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    Two Key Laws For The Public Domain Fare Differently In Argentine Congress

    Published on 20 September 2012 @ 3:39 pm

    By for Intellectual Property Watch

    The Argentine Intellectual Property Act No. 11.723, which dates back to 1933, contains only one exception to copyright holders’ absolute power: the “droit de citation”, with an absolute maximum length of 1000 words or 8 bars for musical compositions, it must take into account the extension of the original work and is limited to certain non-profit uses only (education, research and the like).

    In Argentina, there’s no such thing as a “fair use” judicial doctrine. Moreover, Argentina is one of those few countries in the world where Domaine Public Payant is still in force – which means to use or reuse works that have already fallen into the public domain one has to pay a “tax” that goes to a black hole known as then National Art’s Fund (Fondo Nacional de las Artes).

    Recently, two collectives with asymmetric bargaining power embarked on the quest to broaden the local public domain: the humble Association of University-graduated Librarians of the Argentine Republic (ABGRA) and the powerful Ministry of Science, Technology and Productive Innovation (MINCYT).

    ABGRA managed to convince a Deputy, Carlos Heller, to re-introduce at the Chamber of Deputies a bill on exceptions for public libraries, archives and museums (File No. 2064-D-2012 of 11 April 2012). A similar bill had been presented by the same Deputy on 25 October 2010 (File No. 7819-D-2010) also at request of (and drafted by) ABGRA but fell from grace and lapsed. The reason, then? The opposition of collecting agencies.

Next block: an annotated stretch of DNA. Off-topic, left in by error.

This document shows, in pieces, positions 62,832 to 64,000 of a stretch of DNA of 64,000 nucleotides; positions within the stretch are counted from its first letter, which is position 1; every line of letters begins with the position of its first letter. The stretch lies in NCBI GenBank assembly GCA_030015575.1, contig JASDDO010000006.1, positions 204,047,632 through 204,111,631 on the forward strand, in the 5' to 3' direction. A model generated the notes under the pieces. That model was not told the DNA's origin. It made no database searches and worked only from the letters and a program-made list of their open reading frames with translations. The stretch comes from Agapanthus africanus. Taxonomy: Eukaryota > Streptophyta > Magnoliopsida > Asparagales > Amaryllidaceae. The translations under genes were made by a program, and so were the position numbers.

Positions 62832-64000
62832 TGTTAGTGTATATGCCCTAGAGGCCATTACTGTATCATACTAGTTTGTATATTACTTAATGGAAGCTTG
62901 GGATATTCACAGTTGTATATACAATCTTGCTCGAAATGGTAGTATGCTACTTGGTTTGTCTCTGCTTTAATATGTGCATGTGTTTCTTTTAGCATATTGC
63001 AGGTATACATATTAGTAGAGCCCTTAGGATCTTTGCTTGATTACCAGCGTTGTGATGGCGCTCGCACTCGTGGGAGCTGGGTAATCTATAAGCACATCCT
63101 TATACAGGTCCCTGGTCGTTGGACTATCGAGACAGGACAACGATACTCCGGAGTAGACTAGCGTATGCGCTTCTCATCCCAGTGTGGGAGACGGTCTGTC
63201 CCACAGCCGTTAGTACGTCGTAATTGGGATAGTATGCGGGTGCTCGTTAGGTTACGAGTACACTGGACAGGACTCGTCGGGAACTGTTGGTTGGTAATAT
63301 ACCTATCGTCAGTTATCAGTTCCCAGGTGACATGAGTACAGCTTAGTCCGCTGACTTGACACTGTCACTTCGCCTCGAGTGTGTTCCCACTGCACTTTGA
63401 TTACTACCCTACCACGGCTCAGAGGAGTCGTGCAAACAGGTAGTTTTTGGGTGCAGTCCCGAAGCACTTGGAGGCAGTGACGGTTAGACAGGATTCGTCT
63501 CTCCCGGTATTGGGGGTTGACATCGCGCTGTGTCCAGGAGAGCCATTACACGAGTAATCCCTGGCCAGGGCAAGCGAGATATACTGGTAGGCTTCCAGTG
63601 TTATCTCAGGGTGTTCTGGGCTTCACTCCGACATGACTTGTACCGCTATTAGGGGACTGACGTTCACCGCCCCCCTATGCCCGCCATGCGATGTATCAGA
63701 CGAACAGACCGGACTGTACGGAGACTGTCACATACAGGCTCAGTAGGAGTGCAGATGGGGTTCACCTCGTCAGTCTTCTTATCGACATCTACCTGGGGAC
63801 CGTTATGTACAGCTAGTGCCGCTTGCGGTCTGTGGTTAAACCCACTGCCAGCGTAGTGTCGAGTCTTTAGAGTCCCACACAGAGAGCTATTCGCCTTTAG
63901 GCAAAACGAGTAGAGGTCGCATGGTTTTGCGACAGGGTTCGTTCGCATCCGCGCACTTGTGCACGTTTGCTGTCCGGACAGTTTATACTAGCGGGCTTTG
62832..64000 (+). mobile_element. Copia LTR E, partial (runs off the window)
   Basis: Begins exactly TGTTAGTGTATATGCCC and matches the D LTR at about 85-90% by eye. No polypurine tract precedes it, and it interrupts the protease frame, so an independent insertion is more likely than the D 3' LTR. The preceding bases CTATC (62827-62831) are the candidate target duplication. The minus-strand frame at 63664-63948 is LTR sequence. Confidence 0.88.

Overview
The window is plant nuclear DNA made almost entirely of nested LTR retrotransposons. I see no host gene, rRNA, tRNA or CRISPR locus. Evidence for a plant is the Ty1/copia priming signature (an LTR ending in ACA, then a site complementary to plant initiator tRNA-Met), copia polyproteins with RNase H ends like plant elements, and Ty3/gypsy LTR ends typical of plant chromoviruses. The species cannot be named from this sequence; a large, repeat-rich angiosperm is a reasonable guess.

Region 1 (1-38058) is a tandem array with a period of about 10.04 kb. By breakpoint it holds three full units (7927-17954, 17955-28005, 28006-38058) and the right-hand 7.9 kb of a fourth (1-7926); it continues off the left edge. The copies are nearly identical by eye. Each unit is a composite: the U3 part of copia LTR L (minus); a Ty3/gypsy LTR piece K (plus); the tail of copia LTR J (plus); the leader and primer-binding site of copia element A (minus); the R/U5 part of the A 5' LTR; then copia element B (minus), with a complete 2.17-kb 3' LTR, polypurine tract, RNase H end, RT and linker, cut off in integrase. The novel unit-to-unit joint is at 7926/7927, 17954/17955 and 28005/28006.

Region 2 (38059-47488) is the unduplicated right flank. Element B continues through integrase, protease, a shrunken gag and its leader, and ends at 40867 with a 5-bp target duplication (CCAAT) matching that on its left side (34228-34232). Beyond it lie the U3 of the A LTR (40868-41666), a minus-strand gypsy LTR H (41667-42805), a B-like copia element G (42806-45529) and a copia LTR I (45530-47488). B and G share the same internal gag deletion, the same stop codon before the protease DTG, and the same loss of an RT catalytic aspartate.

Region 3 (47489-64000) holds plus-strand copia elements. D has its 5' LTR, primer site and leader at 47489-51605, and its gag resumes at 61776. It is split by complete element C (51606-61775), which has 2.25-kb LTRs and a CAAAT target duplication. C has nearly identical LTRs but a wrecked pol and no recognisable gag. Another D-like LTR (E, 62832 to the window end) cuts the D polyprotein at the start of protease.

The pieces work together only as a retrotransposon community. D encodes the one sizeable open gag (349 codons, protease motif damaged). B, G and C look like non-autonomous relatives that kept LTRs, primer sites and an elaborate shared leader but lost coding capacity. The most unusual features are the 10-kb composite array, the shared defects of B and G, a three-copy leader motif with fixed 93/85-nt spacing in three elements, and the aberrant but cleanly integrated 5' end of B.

ABGRA’s new bill (which is essentially the same as the previous one) will allow public libraries, museums and archives to loan, copy and communicate to the public (within the premises) their lawfully acquired works freely and without requiring permission from the copyright owner, in accordance with and limited to their public interest goals. Collecting agencies representing book publishers and reprographic right holders (SADE and CADRA, respectively) were and still are the main contenders.

    MINCYT’s proposal aims at creating digital repositories for scientific works. Recent debate in worldwide academia spins around the reasons to pay private journals to access works written by publicly-funded researchers (Prof. Stephen Shavell goes so far as to claim all academic copyright should be abolished). To date, the publishing game is played as follows: a) scientists employed at public universities publish their works for free in private journals; b) those private journals licence those works to public universities for a (non-negligible) subscription fee. In a way, proposers of the bill argue, public education is subsidising private journals.

    MINCYT’s proposal would oblige all institutions that are part of the National System of Science, Technology and Innovation (publicly-funded research centres and universities) to adhere to the “open access” paradigm. The bill mandates publicly-funded research projects, papers, theses, etc. to be deposited in the to-be-created Digital Repositories within 6 months of creation or publication (in a private journal) and research data within 5 years of recollection. The Digital Repositories will be managed by the MINCYT and it will guarantee open, free and universal access to users from a single website.

    The Chamber of Deputies already approved MINCYT’s bill on 23 March. Now it only remains to be approved by the Senate to become law. Backed by government and the MINCYT, it’s unlikely this bill will receive major opposition. And supporters say it could mean big budgetary savings for the state.

    Links to legislation (in Spanish):

    No. 2064-D-2012 (ABGRA)

    No. 1927-D-2011(MINCYT)

     

    Maximiliano Marzetti may be reached at info@ip-watch.ch.

     


    Leave a Reply

    We welcome your participation in article and blog comment threads, and other discussion forums, where we encourage you to analyse and react to the content available on the Intellectual Property Watch website. By participating in discussions or reader forums, or by submitting opinion pieces or comments to articles, blogs, reviews or multimedia features, you are consenting to these rules.